How do I solve this equation
$L = D + [D:4]$
- L is a known integer obtained previously.
- D is an integer.
- $[D:4]$ Is the quotient part of (D/4)
At first glance I did not know how to solve this equation as I have never seen this type in my calculus studies. After searching online I found that this is modular arithmetic for two reasons:
- The original relation is a congruence equation (Zeller's Rule) dealing with cyclical calendar numbers and I understand that modular arithmetic deals with cyclical integers.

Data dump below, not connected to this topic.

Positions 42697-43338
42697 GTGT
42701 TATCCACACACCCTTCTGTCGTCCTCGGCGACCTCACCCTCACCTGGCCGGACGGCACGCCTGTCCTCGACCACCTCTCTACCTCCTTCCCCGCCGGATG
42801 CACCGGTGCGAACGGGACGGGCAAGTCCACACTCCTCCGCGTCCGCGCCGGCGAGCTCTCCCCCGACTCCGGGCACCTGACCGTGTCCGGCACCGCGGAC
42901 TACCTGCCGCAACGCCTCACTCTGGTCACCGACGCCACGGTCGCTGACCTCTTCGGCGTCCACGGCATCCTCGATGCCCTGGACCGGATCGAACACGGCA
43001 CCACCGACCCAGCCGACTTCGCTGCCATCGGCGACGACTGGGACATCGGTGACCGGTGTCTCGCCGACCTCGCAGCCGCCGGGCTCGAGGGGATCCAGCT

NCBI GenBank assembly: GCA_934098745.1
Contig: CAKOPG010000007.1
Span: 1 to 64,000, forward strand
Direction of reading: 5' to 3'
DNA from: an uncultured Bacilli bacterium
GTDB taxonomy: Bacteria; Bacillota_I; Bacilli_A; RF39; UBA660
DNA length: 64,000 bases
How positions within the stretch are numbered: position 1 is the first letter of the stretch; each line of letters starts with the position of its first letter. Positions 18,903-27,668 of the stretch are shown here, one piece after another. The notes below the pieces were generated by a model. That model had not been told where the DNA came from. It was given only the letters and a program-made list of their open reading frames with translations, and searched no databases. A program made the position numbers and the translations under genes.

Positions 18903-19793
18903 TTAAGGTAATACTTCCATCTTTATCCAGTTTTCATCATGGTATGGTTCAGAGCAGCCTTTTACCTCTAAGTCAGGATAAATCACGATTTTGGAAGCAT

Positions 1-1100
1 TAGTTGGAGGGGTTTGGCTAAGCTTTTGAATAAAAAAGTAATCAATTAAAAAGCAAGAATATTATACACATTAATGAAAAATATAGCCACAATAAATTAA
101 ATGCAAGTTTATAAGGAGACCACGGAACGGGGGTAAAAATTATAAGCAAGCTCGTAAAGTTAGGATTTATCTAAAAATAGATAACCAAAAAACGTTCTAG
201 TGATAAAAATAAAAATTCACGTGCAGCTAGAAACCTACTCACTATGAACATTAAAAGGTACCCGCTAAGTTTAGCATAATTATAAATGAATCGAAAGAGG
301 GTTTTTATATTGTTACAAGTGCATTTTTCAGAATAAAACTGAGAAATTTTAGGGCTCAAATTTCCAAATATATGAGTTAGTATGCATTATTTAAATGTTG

$D/4=quotient(d/4)+remainder (d/4)$ and since $D (mod 4)=remainder(d/4)$ that also means we are dealing with modular arithmetic.
$∴ [D:4]=D/4-D (mod 4)$
$∴ L=5/4 D-D (mod 4) ……………….. (1)$
how to go further with eq. (1)?
Although I read the modular arithmetic rules and practiced a little but I wasn’t sure if I was going the right path.
I tried to eliminate the
D (mod 4) part by multiplying it with its inverse according to the following rule:
Calculate $A * D (mod 4)$ for $A$ values 0 through (4-1), The modular inverse of $D (mod 4)$ is the “A” value that makes $A * D (mod 4) = 1$ and only the numbers that share no prime factors with 4 have a modular inverse $(mod 4)$*
From this point I can obtain an inverse (I think) but It makes no sense to me.
Can anyone help please.